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indica oil for pain

This high-THC strain has an optimal amount of CBD as a buffer (1-4%) to mitigate some of its effects. Fans love its daytime or nighttime versatility and ability to tame pain.

For nociceptive pain, cannabis’ well-documented anti-inflammatory effects are typically quite effective. Both major cannabinoids THC and CBD have anti-inflammatory properties, and both fight pain in different ways; that’s one reason that the best strains for pain often contain a healthy proportion of both.

Touted as being effective in treating inflammation, muscle pain, muscle spasms, and stress. Not only is it hugely medicinal, with its earthy, woody, and sweet flavors, it’s delicious, happy and uplifting

CBD Sour Cyclone

With an extremely CBD-heavy cannabinoid ratio, this powerhouse strain produces few if any intoxicating effects. It helps many patients treat pain, anxiety and more with a clear head.

As we’ve written before, though, those cannabinoids aren’t the only thing fighting inflammation and pain. Many terpenes elicit analgesic (pain-fighting) and anti-inflammatory responses in the body; now it appears that some members of the largely under-researched class of compounds called flavonoids have powerful anti-inflammatory effects as well. Two of the best strains for nociceptive pain include:

Pain is the #1 reason people turn to medical cannabis in the first place, and a number of clinical studies have demonstrated the cannabis plant’s potential to help us fight several types of pain.

A versatile strain that’s equally appropriate for daytime or nighttime use, Shurman tends to quiet your nerves and anxiety while boosting motivation and focus.

Oral ingestions come in many forms such as:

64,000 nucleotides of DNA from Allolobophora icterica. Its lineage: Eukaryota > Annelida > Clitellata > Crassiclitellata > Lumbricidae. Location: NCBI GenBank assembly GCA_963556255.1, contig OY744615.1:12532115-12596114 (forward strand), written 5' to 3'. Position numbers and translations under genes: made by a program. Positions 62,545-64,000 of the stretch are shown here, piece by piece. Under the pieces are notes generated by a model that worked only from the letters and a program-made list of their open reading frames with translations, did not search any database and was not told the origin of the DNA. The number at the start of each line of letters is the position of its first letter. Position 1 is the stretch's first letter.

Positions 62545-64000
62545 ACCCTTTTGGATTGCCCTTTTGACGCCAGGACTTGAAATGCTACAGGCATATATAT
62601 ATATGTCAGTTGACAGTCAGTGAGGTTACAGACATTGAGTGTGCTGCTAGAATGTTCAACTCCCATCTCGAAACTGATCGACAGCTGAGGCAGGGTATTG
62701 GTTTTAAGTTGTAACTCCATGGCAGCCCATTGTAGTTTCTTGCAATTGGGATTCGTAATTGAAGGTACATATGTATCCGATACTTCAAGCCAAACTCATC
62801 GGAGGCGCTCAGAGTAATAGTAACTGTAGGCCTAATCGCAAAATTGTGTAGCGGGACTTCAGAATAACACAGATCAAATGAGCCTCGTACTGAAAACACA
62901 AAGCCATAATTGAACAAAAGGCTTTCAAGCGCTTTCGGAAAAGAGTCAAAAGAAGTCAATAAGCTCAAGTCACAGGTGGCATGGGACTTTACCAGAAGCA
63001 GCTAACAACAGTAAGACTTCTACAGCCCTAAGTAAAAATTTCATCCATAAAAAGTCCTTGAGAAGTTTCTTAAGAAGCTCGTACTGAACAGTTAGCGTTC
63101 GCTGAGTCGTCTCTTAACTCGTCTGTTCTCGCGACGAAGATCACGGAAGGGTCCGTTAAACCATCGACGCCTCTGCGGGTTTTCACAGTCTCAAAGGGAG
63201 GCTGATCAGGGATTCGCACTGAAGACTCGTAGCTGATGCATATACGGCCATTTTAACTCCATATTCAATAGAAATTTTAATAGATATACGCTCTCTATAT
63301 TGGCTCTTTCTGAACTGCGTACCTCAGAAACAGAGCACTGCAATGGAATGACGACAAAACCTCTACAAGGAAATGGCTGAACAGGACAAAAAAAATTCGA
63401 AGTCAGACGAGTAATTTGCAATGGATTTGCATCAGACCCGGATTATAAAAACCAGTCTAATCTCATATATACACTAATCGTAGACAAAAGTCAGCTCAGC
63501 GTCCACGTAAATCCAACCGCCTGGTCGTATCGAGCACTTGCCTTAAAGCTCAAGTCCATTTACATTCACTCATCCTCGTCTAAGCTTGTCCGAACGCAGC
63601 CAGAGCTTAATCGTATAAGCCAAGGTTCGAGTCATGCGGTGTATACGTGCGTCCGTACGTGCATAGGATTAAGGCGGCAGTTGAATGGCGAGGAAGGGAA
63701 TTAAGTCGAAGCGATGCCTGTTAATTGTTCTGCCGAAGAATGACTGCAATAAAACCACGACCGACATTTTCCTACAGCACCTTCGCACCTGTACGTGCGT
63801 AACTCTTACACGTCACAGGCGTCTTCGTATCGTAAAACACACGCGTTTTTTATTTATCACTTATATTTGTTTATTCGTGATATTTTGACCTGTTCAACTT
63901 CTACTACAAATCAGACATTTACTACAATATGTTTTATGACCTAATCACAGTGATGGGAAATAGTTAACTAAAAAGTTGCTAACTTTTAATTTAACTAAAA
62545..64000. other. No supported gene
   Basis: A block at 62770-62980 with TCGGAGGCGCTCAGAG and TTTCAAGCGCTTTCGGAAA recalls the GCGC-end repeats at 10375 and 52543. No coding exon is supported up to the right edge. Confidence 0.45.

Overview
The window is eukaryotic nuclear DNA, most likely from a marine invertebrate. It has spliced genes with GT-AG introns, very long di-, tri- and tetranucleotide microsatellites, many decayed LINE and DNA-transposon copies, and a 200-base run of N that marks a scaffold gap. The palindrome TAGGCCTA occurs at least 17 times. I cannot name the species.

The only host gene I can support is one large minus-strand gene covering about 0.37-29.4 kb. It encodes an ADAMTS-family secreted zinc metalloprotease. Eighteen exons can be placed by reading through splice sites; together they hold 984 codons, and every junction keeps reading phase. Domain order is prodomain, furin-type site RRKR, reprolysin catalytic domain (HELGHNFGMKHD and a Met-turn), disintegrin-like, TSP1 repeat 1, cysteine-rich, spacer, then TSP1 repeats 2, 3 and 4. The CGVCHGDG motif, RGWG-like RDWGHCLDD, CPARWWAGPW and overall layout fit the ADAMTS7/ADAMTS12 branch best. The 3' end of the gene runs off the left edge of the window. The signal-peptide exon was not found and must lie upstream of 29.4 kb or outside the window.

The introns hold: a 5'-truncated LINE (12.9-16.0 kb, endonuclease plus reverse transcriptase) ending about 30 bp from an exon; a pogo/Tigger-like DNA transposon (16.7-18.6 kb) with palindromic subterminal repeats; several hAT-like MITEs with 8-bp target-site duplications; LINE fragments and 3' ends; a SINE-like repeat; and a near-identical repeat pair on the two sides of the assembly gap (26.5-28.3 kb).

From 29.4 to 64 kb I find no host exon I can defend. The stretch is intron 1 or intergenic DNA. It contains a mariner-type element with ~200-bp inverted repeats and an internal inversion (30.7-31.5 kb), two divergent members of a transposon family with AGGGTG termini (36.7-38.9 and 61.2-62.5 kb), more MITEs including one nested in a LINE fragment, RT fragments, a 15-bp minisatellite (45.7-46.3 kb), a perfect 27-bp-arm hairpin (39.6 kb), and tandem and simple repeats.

3. FDA. FDA Regulation of Cannabis and Cannabis-Derived Products, Including Cannabidiol (CBD). Updated August 3, 2020. Available at: www.fda.gov/news-events/public-health-focus/fda-regulation-cannabis-and-cannabis-derived-products-including-cannabidiol-cbd.

The dosage of CBD that works for your pain will depend on the amount/percentage of CBD in the product, how you take it (whether by mouth, inhalation, or topical application) and your body weight and chemistry (several websites offer CBD calculators to determine a starting dose). The best thing is to speak with your doctor or a budtender (essentially a dispensary pharmacist) before choosing a CBD dosage. If your doctor does not recommend a dose, it is best to start small and gradually increase the dose from there until you achieve the desired effect.

How to Buy a CBD Product

What’s more, CBD has minimal side effects and a low-risk, zero-addiction profile. But before you pop a gummy or ingest an oil, you’ll want to read on.

Yes, cannabidiol (CBD) does come from marijuana. But let’s say it again and louder for the people in the back: No, it does not get you high! In the United States, legal CBD products are predominantly derived from the hemp plant, which is a species of the sativa marijuana plant. A key difference is that hemp contains 0.3% or less of THC cannabinoids.

When we talk about CBD, we are typically talking about CBD products, such as topical creams and ingestible oils that are created by extracting the CBD compound from the marijuana plant. Although, some CBD products do contain small amounts of THC – which we will get to.

Selecting a CBD product depends on: